Palate Pleasures – Picture Perfect

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Not being a regular prime time TV viewer, I found myself last night glancing at the final of MasterChef (only as it happened to be on, of course).

Now, I’ve definitely conveyed my thoughts on these pages regarding the proliferation of cooking reality TV, along with other cooking shows that dominate our screens, along with the ubiquitous “foodporn” clogging up our social media news feeds.

Still very much a prominent leisure pasttime of ours, is this intense form of food and food preparation voyeurism. If we’re not cooking it ourselves or eating it, we are watching others prepare it, compete over achieving a kind of perfection over it, or simply gaze at images of it.

Why is it all so fascinating? I’ve previously suggested that it provides us with comfort, by its very nature of looking delicious and reminding us of wonderful meals we’ve had in the past and hope to have in the future.

It certainly holds its own type of aesthetic appeal – colours, textures, patterns and designs. Art on a plate  – in fact, presentation holds a level of importance almost akin, if not equal to, the actual taste and flavour component.

Visuals and other senses are indeed extremely important for us, as we contemplate food in front of us; how else were we able to ascertain freshness in days gone by without using our eyes and nose, as well as our tastebuds?

But in the era of Season 7 MasterChef, perhaps there is a suggestion of too much “prettiness” amongst the offerings from the frantic contestants?

Perhaps if there was a little more emphasis on developing flavours and thoughts on perfecting cooking techniques, instead of all the worry about “plating up”, there would be less of the disaster dishes and stress meltdowns …

And these young and talented home cooks could be given a chance to breathe and create truly spectacular flavour combinations and develop their own true personal style.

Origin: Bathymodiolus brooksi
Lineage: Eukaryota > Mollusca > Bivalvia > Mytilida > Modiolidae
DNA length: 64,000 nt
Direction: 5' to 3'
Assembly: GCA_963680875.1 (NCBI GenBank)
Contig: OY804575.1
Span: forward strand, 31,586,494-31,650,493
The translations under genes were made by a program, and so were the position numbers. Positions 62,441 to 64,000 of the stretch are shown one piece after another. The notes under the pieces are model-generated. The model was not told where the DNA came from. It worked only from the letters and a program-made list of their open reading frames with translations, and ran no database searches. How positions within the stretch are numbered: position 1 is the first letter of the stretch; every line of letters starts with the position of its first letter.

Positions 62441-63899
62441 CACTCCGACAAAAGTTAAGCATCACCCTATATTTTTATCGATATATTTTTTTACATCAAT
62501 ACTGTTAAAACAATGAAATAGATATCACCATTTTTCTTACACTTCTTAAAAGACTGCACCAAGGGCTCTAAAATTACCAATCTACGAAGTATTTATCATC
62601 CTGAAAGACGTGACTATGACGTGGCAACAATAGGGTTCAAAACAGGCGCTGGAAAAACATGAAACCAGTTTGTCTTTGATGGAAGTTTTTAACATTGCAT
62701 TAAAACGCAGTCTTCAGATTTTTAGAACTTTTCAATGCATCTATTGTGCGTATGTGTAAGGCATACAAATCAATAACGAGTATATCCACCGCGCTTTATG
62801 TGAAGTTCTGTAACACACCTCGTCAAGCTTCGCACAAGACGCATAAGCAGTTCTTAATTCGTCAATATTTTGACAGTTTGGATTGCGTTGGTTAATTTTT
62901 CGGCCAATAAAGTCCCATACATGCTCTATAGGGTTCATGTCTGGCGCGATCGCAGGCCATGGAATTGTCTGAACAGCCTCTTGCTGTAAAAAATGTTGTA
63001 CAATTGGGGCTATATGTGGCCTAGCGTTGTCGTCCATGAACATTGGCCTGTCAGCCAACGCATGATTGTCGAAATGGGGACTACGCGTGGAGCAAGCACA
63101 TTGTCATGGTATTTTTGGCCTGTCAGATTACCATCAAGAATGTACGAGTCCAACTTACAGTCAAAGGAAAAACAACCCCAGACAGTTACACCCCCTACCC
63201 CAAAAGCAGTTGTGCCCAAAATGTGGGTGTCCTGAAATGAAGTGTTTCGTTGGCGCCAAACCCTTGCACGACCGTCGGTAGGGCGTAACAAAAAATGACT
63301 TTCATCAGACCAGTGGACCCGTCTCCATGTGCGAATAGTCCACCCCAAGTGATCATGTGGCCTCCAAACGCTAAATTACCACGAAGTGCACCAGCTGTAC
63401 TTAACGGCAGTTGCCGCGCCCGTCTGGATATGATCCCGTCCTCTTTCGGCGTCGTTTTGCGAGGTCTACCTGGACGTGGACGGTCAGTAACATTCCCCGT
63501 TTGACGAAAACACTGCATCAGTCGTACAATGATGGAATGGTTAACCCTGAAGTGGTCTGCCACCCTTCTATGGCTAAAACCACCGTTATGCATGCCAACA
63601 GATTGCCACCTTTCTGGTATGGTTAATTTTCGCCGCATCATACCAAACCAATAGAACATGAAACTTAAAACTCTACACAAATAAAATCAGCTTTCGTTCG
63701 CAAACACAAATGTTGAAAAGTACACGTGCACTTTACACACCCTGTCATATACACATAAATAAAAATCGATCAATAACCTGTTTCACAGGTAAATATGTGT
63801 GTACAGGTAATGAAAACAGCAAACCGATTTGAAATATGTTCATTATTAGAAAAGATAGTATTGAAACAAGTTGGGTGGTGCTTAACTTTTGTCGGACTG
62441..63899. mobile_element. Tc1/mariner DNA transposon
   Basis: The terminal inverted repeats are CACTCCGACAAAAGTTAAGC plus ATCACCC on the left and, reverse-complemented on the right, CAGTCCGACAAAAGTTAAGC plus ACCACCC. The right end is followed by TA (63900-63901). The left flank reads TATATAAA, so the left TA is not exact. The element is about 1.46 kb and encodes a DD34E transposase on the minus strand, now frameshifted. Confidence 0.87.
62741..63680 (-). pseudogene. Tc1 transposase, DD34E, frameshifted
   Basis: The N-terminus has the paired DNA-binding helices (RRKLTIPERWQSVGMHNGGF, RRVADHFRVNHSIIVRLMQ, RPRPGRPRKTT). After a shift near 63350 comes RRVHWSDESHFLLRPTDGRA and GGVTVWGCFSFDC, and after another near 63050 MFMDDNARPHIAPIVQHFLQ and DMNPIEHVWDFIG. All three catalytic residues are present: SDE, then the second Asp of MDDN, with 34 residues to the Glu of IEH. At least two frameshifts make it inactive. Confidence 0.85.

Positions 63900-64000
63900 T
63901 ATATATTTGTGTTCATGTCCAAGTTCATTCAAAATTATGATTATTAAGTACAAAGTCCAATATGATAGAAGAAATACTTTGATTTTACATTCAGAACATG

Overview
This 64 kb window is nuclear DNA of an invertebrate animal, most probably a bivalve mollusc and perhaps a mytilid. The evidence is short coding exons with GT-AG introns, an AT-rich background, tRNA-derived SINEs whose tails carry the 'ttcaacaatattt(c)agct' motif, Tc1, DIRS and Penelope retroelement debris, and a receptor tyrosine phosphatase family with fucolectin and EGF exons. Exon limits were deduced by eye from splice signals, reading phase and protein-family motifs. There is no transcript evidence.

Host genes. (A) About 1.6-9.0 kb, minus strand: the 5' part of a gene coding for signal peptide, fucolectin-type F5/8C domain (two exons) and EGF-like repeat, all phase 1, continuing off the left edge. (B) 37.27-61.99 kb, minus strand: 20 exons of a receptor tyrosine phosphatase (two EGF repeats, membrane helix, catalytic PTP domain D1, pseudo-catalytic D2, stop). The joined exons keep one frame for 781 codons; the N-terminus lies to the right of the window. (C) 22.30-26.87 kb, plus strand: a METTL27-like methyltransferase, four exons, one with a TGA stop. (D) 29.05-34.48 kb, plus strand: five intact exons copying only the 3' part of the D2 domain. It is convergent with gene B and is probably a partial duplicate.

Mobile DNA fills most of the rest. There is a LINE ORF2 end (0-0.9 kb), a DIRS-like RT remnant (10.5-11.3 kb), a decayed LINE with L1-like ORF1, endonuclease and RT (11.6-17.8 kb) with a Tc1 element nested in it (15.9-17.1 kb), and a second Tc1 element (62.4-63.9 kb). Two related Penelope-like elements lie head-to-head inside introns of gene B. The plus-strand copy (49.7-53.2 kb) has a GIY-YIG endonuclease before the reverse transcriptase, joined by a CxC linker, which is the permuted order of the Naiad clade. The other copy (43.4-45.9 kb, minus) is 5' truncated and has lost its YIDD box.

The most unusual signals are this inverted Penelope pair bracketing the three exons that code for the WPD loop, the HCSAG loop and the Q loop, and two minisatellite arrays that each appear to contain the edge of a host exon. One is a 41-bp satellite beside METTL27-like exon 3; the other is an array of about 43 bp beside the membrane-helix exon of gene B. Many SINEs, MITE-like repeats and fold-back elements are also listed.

No way, you say – it is pretty much all about showing off. Pumpkin three ways, exploding dessert, gels, foams, science experiments galore. We want to see them sweating and getting yelled at by master chocolatiers and world class tyrannical chefs.

But in the real reality, not the “reality” reality – isn’t it true that often the best food is the kind that doesn’t look anything like art on a plate? The simple home cooking that we remember from childhood, a bowl of noodles – spicy and steaming. Macaroni and cheese?

Maybe it’s just the middle of winter and the constant viruses and chilliness invading the household has gravitated me back towards craving the rustic. Next season bring on the pasta challenge, or noodles of the world, or even just the world’s best chicken soup for a challenge!

Now, I’m sure on MasterChef they do sometimes hark back to simpler times for inspiration, especially as they really do acknowledge the importance of family food traditions in shaping chefs, and the contestants often reach for the familiar ingredients of their childhoods in the pantries.

Yet in all things food, as it is in life itself – it can be easy to get caught up in the visuals and end up with all style and no substance.

Meanwhile, we’ll all be quite content being served up our continuous diet of food, followed by foodporn!

Happy dining!

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